Possible effects of new CBA
Sometime in the next 10 months, there will be a new Collective Bargaining Agreement with the league and the players association. It will have a dramatic effect on the business side of pro football. Over the next few weeks, we will talk about some of the potential effects. Today, we will focus on the relationship of agents and their clients starting with potential clients in college.
As you have seen the last few weeks, there have been a number of investigations on college campuses concerning the relationship between agents and college players. For years there has been a lot of under the table dealings between agents and prospective clients. This has happened because of one thing: money. In today’s NFL, the top 15 picks in the draft get a huge amount of guaranteed money. In many cases, the agent is getting around 3 percent of that money. So as you can see, it is a very competitive business. Unfortunately, some agents will break rules and deal under the table to get a player to sign with him. It is a sad, but true, part of our business and something that happens every year.
It took awhile for the NCAA to start dealing with these abuses, but they are now dealing with them and the penalties have been severe. The one objection I have is that the NCAA is penalizing the school when in many cases the schools don’t know what is going on. The players who make deals with these agents are doing so in private. It’s the player that should be penalized not the school. With that being said, a new CBA with a rookie wage scale in my opinion will do away with many of these abuses. Why?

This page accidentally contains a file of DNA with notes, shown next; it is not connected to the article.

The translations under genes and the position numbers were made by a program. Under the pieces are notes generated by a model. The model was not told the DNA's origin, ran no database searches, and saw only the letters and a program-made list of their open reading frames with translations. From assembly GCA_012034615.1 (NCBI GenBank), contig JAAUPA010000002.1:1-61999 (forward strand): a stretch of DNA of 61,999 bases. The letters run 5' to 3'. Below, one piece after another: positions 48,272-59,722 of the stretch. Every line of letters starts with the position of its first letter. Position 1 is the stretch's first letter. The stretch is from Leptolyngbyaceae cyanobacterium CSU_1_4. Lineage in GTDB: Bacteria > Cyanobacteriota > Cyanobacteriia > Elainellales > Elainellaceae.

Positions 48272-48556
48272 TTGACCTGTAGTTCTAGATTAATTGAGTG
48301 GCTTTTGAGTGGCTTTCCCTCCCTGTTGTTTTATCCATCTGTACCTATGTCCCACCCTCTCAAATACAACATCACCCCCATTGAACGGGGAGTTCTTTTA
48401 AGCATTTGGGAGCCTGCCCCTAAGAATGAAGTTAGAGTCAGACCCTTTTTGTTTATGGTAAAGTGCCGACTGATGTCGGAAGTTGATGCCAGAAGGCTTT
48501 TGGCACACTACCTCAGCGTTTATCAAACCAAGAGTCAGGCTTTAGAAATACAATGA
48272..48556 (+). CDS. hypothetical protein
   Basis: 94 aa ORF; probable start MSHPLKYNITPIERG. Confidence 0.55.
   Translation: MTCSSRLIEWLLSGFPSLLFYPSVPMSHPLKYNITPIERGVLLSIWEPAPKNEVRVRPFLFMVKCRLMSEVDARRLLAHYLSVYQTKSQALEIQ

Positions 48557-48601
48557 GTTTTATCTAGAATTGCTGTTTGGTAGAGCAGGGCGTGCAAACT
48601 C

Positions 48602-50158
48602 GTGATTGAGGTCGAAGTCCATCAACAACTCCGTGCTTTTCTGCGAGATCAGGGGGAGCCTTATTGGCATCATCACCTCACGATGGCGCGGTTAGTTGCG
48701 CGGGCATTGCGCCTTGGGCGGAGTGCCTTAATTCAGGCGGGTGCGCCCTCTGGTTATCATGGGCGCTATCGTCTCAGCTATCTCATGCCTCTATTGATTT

ICONWith a new CBA, the money that top players in the draft receive will be drastically reduced.
As I stated above, it’s because of the huge amount of money that a player receives in his rookie contract that these abuses of the rules occur. Once we have a new CBA, the money the top players in the draft receive will be drastically reduced. The reduction of money means the agent will get a lower commission when the contract is worked out. This will have a domino effect. Why? If the agent is making less money on a player then he is not about to spend as much money on that player to secure him as a client. He also loses incentive to break the rules.
In the past 12-15 years, agents have spent a great deal of money sending players to workout camps to get them ready for the combine and pro days. They have done this because they know if a player works out well it increases his chances of getting drafted higher. These workout camps are not cheap. It can cost an agent in the area of $1,500 or more a week to get a player ready for the combine. The agent figures that these costs are a part of doing business, and so he absorbs the cost. He makes up for it if the player gets drafted high and his commission is high.
In the last few years the number of underclassmen entering the draft has risen because in many cases, agents have told these kids that when a new CBA gets worked out the big payday for a rookie will end. You better leave now and get the big pay check. This factor alone has led to widespread abuse of the rules. It is my thinking that when we have a new agreement, the number of underclassmen leaving college early will be drastically reduced. The big money incentive will no longer be there and agents enticing kids to leave early will slow down. This alone will make the colleges happier because they will have a better chance of keeping their players for four years. Of course there will be some kids that leave early but I think the number will drop by almost 50 percent.
The new CBA will change how agents are now doing business. They may gear their business toward veteran players who are working on their second contract because that’s where the money and commission dollars may be. I had one prominent agent tell me this week that he feels he has done his last big rookie contract. He is now rethinking how he will handle his business going forward.
At this point, no one knows how the agreement will finally end up, but it makes for interesting conversation discussing what may or may not happen in the future. One thing is certain: it will not be business as usual in the NFL.
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